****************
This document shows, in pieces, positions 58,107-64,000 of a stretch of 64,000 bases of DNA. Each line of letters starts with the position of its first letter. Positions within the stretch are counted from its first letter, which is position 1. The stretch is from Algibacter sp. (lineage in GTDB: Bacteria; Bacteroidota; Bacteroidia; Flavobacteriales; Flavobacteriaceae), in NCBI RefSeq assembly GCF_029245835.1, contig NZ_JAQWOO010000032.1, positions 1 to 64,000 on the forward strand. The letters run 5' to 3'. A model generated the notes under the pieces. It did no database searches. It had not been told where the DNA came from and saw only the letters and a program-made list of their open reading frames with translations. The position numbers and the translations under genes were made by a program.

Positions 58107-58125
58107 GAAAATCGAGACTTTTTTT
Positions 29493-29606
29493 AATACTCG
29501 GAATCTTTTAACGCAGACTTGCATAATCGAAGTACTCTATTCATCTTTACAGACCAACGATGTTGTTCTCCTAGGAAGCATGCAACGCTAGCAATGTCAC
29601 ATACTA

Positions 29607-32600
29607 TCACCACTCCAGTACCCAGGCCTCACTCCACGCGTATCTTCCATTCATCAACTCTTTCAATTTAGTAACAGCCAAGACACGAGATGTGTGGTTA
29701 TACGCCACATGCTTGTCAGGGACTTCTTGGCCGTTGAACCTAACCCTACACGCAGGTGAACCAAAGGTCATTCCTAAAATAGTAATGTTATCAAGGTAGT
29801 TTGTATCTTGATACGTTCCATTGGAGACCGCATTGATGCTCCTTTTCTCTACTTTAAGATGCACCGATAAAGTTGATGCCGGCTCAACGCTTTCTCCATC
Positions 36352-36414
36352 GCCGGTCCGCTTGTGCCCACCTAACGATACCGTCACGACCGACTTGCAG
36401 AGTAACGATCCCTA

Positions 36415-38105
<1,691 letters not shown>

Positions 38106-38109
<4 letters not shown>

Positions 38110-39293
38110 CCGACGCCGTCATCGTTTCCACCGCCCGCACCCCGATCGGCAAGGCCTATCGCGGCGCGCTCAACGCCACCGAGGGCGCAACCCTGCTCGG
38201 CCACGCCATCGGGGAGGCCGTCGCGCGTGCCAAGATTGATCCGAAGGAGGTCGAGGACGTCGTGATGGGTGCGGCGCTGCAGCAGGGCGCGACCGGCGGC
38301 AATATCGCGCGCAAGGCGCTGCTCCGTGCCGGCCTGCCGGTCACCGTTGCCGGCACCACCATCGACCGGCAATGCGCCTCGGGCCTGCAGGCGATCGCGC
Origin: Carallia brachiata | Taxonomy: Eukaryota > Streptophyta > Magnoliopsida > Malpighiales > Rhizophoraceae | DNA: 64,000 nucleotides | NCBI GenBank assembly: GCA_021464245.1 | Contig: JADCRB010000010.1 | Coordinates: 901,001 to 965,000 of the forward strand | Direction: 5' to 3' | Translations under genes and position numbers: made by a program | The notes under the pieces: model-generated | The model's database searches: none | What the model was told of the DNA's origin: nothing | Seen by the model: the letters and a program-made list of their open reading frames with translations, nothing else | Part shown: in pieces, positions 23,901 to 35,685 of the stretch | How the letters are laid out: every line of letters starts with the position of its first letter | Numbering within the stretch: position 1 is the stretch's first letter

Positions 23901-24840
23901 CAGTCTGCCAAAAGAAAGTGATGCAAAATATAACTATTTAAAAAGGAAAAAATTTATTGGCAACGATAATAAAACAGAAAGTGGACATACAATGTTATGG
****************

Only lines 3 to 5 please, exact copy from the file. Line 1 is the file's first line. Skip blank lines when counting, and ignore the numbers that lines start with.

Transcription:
58107 GAAAATCGAGACTTTTTTT
Positions 29493-29606
29493 AATACTCG